Remembering Bill Kent

At the age of two years Les was found sitting on the floor of his nursery putting a demolished alarm clock back together. This was the beginning of his career as an Engineer.
From Bill Kent’s 1931 Evergreen and Gold graduation photo

University of Alberta community bids farewell to its oldest alumnus, whose life spanned the university’s entire history.


(Edmonton) The University of Alberta is mourning the loss of its oldest alumnus, a man whose remarkable life spanned the university’s entire history. Bill Leslie Kent, who graduated from the U of A’s Faculty of Engineering in 1931, passed away Oct. 11, just days from what would have been his 107th birthday.

Born Oct. 19, 1907, in Content, Alta., about 65 kilometres east of Red Deer, Kent and his family followed the railroad to the neighbouring town of Delburne when he was six years old. He showed an early talent for building things. As a toddler, he could take apart a clock and put it back together. As a young boy, after seeing a rotary snowplow clearing the railroad tracks near his home, he made a working version from salvaged scrap metal.

“My dad ran a livery stable during an era when horses were the main form of transportation,” Kent recalled. “When cars started to rule the road, he had to find another career, and it was my mother who decided we should move to Edmonton. The reason? Simple. The University of Alberta was there, and she wanted me to live out my dream of becoming an engineer.”


Kent’s dad started work for a local lumber company, but in the 1920s Alberta was in a deep recession. His mom took in boarders, saving money for Bill’s education. During his final years of high school at what is now Old Scona Academic High School, Kent worked during the summers at the lumber company with his dad—for 35 cents an hour.

When Kent began his engineering studies in 1925, the stand-alone Faculty of Engineering was only four years old. The School of Nursing had just launched, the first medical students educated entirely at the U of A graduated that year, and the Tuck Shop had been open for one year. Enrolment was about 1,220 and the government grant was some $475,000. Only two students on campus had cars.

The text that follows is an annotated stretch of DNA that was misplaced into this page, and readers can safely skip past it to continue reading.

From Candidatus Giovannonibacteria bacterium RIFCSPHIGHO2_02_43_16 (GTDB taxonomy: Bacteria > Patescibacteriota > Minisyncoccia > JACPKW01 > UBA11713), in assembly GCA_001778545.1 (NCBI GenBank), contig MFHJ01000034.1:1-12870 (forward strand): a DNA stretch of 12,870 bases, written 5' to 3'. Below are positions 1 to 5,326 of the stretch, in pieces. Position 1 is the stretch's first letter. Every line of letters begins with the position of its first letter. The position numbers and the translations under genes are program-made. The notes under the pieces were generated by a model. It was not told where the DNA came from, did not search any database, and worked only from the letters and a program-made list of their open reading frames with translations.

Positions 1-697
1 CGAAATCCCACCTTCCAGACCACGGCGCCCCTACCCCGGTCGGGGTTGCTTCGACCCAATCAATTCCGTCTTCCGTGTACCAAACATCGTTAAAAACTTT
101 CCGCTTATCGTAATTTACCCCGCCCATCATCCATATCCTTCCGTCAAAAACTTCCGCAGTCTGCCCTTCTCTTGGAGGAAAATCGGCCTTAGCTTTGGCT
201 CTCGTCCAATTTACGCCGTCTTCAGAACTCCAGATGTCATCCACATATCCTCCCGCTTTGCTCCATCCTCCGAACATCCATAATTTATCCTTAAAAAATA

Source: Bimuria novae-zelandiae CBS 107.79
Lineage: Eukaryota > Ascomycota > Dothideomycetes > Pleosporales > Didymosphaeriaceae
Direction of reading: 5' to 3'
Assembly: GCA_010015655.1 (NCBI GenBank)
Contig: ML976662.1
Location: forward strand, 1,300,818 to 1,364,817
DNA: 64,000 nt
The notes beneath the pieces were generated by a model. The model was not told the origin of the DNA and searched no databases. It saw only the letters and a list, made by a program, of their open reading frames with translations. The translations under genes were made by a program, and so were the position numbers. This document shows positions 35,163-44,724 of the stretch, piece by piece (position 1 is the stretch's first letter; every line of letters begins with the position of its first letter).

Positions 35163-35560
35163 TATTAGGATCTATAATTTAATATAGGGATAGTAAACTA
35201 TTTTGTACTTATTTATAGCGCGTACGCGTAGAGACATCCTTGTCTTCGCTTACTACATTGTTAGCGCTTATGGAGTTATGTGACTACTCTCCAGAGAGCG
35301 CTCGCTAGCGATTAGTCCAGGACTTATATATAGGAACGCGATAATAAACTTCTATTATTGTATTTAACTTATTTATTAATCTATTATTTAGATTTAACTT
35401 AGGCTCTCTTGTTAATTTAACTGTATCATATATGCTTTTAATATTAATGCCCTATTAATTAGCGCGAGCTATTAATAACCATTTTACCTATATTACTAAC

“If I had a dime in my pocket during those six years at the U of A, I thought I was rich,” Kent said. “And one day I had a clear choice while at the Tuck Shop. For 10 cents I could buy a pack of cigarettes, or I could get a cup of coffee and a cinnamon bun. I chose the latter. It was a wise spending choice, and I also credit that choice to my longevity!”

He graduated with a degree in civil engineering in 1931, just as the Great Depression was descending. While working for the Alberta government for three summers as a surveyor, he met his wife, Doris.

“Dean Wilson suggested I go see the provincial survey head. I did, and ended up surveying all over northwest Alberta. I was in the bush and muskeg every summer,” he recalled. “In the winter, my classmate Dudley Menzies—later the city’s chief engineer—had me design concrete, arched bridges around Edmonton. You probably cross one of these old bridges if you drive anywhere near the city’s old core. But by the time I married in 1934, at the height of the Depression, I knew that spending the summers away from home wasn’t for me.”

The newlyweds headed to Vancouver for their honeymoon, and ended up staying there.

In 1936, Kent was hired as a civil engineer on the Lions Gate Bridge. He was involved in designing and pouring the anchor piers, and casting the famous concrete lions at the bridge’s south entrance. He was in the first car to travel across the bridge upon its completion in 1938.

Kent helped prevent a serious snag in the Lions Gate construction. He had taken the first course in the “relatively new” soil mechanics area. So, as a young engineer on his first real job, he looked at the plans for the piers and thought, this is not the best way to build them.

He saw it all

Bill Kent was born in 1907. Over most of the 20th century and a good part of the 21st, he lived through:

  • the First and Second World Wars
  • the first moon landing
  • the development of nuclear bombs
  • the repatriation of the Canadian Constitution
  • all 12 U of A presidents
  • all 16 Alberta premiers
  • 16 Canadian prime ministers
  • the invention of the home refrigerator, television, commercial airplane flights, computers, the Internet, microwave ovens, talking pictures, and insulin
  • every car from the Ford Model T to the Tesla Model S
  • the Chicago Cubs’ last World Series win (in 1908)


“When we started the south anchor,” he explains, “the test pits showed that the soil was strong, lots of hardpan, very strong. So we convinced the head man, with this new science, to reduce the size of the anchor, change its shape—and it saved a bundle.”